“Coming to our presence here, which we refer to as Sobha Middle East, Mr Menon has been a resident of Dubai for the last 13 years. In the initial years, we began doing a lot of contract work. Since then, we’ve evolved into a full backward integrated real estate developer with the launch of two projects – Sobha Hartland, where we’re developing a township, while the second is the joint venture between Meydan and Sobha, which is known as District One and is being built on 4,180,636sqm of freehold land.
“Sobha Middle East is a private company, with a focus on all non-India initiatives. So that means anything that is launched in the international market, be it Dubai, the UK or any other geography outside India,” Chinai elaborates.
Turning the conversation to the company’s performance in 2016, Chinai says that although market forces have affected the local and regional construction industry, he feels that Sobha’s business model has protected it from the worst effects of the drop in oil prices. In fact, he says the progress made this year on Sobha Hartland has allowed the company to firm up sales and show the market what it has to offer.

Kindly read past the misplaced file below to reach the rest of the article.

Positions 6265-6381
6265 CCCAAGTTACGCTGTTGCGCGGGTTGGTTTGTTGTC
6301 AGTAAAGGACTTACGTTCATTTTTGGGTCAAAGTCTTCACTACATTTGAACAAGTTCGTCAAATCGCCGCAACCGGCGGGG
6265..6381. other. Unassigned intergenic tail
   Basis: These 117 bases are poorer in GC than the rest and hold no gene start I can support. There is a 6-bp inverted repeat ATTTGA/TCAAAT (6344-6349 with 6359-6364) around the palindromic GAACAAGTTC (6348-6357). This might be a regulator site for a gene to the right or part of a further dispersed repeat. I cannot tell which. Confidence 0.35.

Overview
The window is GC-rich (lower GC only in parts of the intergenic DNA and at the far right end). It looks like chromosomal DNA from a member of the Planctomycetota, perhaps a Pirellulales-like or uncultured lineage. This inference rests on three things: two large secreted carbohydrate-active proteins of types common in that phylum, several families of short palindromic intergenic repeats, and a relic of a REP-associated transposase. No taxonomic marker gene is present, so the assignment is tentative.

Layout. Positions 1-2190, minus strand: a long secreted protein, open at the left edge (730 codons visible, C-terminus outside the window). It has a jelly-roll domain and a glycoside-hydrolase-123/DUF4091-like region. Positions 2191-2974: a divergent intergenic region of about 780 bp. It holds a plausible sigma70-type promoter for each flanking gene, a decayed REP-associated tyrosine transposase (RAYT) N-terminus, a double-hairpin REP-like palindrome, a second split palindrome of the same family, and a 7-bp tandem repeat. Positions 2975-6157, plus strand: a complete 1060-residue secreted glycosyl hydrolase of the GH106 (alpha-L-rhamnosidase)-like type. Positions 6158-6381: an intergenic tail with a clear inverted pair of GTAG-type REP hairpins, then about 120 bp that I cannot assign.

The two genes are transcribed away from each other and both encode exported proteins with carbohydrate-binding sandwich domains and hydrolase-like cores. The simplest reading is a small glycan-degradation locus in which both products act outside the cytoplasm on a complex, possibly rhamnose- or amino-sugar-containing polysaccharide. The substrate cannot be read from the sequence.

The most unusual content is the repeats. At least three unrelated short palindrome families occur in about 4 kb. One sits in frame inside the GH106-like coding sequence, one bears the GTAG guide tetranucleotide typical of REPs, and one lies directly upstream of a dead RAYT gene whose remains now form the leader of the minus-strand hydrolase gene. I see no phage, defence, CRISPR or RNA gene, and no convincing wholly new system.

“The past year has been an exciting one for us for a couple of reasons. Firstly, we launched our model villas and apartments at Sobha Hartland. This has enabled us to give potential customers and investors a good feel of what it is that we’re actually delivering,” he says.
“What’s happened with us this year is that through the ability of our customers to actually come in and see the product, they’ve come to appreciate what is actually different about Sobha in terms of our capability to deliver a differentiated product. This core differentiator is in a large part driven by our distinctive business model.